Thursday 22 March 2018

Benitez lifts Magpies' hopes

Newcastle United 1 Crystal Palace 0

Newcastle manager Rafael Benitez celebrates with Andros Townsend at the end of the match. Photo: Andrew Yates/Reuters
Newcastle manager Rafael Benitez celebrates with Andros Townsend at the end of the match. Photo: Andrew Yates/Reuters
Crystal Palace's Yannick Bolasie is persued by Newcastle players. Photo: Andrew Yates/Reuters
Crystal Palace's Yohan Cabaye takes a tumble during a clash with Newcastle's Cheick Tiote. Photo: Andrew Yates/Reuters
Crystal Palace's Yannick Bolasie is tackled by Newcastle's Vurnon Anita during the match at St James' Park. Photo: Andrew Yates/Reuters

Luke Edwards

In every triumphant campaign there is a point when the momentum shifts , when the seeds of victory are planted and the fear of defeat is replaced by the anticipation of success.

That moment could well have been provided by Newcastle United's third-choice goalkeeper Karl Darlow when he dived to his left in front of a traumatised Gallowgate End to push away Yohan Cabaye's second-half penalty.

Andros Townsend may have scored the goal that won the game for Newcastle - a sublime free-kick which found the top corner with the precision of a laser-guided scalpel - but it was Darlow's penalty save that felt like the true turning point.

Referee Mike Dean was possibly the only man in the stadium who saw the ball brush the hand of Moussa Sissoko as he jumped with Damien Delaney.

When the home supporters realised Dean was pointing to the spot, it felt like someone had pushed Newcastle over, grabbed hold of their ankles and was dragging them into the Championship. Darlow's penalty save forced them to release their grip.

"It is possibly the most important save I've made in my career," said Darlow, signed from Nottingham Forest in 2014 but loaned back to the Championship club for another season.

"In football you have different moments in your career that you remember and that will definitely be one of them if it keeps us in the division."

Newcastle would not have won this game three weeks ago. They would not have won this game without Rafael Benítez, who has somehow managed to breathe life into a corpse. Darlow would have dived the wrong way, Cabaye would have taken the congratulations of his team-mates and Crystal Palace would have returned to London with at least one point, possibly even all three.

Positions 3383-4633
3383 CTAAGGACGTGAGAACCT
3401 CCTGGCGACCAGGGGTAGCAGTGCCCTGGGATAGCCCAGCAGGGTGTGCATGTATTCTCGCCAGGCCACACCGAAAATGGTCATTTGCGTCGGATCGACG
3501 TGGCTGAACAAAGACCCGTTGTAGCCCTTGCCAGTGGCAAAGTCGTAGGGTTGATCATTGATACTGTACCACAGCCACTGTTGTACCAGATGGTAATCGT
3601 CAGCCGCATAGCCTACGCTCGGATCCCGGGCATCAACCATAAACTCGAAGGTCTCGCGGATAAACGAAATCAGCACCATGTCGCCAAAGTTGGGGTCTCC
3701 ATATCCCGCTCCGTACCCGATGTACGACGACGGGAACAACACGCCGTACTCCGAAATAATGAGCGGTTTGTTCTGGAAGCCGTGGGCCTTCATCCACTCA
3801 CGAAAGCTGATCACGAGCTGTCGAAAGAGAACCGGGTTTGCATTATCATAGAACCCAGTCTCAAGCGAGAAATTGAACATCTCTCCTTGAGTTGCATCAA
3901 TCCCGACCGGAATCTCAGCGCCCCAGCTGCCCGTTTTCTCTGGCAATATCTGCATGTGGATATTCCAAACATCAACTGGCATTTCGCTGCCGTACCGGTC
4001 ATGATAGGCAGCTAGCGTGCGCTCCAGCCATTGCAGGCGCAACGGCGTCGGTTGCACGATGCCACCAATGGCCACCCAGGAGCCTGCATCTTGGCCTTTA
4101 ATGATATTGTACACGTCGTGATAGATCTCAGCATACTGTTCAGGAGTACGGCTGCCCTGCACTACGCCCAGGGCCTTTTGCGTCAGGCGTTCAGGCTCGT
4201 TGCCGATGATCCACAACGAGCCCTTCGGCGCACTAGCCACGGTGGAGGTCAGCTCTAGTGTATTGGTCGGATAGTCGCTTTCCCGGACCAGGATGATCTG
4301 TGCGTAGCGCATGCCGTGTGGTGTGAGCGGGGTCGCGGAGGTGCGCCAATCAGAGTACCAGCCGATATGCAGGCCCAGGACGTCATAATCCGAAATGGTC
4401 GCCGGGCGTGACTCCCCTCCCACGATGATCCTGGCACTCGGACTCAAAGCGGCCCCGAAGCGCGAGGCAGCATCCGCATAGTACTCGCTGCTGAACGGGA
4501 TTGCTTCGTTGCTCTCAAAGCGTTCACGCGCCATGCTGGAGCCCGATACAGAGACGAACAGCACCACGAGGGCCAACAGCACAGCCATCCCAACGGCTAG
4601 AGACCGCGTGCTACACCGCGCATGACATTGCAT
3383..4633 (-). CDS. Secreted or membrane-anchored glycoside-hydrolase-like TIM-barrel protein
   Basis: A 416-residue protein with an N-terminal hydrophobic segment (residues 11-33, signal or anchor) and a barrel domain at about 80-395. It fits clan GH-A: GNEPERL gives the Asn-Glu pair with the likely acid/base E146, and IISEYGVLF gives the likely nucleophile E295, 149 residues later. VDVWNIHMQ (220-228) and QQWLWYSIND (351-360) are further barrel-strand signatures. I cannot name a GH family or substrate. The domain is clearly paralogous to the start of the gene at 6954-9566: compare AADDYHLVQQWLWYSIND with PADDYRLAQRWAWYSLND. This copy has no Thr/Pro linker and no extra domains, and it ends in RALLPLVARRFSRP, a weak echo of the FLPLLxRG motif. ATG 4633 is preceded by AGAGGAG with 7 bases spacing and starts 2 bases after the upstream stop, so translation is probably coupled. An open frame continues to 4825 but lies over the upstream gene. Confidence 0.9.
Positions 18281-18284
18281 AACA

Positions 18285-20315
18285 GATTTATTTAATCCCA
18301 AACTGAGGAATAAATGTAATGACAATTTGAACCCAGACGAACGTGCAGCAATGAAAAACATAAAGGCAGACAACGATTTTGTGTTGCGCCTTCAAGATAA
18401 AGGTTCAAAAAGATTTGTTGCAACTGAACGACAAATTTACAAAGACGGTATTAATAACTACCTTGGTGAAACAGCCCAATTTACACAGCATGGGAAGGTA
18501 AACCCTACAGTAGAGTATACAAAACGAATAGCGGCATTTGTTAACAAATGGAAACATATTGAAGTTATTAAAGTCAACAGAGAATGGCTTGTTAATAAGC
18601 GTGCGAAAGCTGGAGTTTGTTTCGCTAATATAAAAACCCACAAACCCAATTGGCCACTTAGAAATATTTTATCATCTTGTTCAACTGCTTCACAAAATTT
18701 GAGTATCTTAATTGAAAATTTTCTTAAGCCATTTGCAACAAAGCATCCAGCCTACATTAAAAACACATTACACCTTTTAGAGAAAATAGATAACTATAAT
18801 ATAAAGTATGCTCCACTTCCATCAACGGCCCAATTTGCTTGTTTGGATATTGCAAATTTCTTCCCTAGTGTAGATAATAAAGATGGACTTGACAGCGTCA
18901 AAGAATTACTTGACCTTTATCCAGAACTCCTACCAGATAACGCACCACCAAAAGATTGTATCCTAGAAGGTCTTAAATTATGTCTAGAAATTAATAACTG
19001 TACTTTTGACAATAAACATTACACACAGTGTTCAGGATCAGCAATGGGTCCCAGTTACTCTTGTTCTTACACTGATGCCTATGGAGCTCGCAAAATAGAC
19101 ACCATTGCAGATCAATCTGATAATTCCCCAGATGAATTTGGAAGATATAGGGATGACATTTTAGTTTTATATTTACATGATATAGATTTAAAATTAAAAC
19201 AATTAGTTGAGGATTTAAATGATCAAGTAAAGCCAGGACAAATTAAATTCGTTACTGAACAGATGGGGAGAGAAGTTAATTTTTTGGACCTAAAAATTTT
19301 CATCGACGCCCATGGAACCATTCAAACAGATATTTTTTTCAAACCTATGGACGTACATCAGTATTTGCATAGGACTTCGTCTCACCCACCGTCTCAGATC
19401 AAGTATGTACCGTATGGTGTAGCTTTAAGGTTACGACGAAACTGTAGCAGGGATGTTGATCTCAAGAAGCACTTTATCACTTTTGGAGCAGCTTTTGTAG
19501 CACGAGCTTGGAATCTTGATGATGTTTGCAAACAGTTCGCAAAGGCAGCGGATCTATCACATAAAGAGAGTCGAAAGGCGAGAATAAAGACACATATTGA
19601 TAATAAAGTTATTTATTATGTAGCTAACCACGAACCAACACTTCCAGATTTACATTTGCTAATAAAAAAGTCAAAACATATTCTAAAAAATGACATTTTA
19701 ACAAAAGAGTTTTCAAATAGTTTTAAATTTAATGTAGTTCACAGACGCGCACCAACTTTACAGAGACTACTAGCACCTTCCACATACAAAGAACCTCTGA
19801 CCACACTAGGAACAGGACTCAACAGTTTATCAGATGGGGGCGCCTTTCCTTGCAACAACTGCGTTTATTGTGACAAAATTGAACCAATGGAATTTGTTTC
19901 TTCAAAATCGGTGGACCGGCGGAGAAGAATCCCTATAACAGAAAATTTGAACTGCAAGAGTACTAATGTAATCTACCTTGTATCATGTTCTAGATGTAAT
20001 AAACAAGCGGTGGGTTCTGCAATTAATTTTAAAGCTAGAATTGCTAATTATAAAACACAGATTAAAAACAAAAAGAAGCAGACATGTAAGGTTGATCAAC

But Newcastle are different now and they are on a charge. Fighting a lost cause before the 3-0 win over Swansea City a fortnight ago, they now have genuine hope of avoiding relegation.

A previously shoddy group of players has responded to Benítez's emergency treatment, the Spaniard's refusal to give up on them breeding confidence and determination.

Newcastle are more organised, more clever tactically, resolute and, perhaps more importantly, they are playing as a team rather than a collection of expensively assembled individuals.

Palace were the better team in the first half and Darlow made two good saves to keep out well-struck shots from Cabaye and the constantly exciting Yannick Bolasie.

Newcastle appeared to have caught a case of the relegation jitters, a team used to false dawns playing in front of supporters used to their team inflicting pain.

Not for the first time, whatever Benítez said and changed at half-time worked. Newcastle came out with more vigour and were on the front foot when the lively Townsend was brought down by Scott Dann.

The roar that exploded inside the stadium when his free-kick nestled in the net would have been heard across the city , possibly even as far south as Sunderland.

"The fans are amazing now," said Benítez, whose name was chanted regularly by the home supporters. © Daily Telegraph, London.

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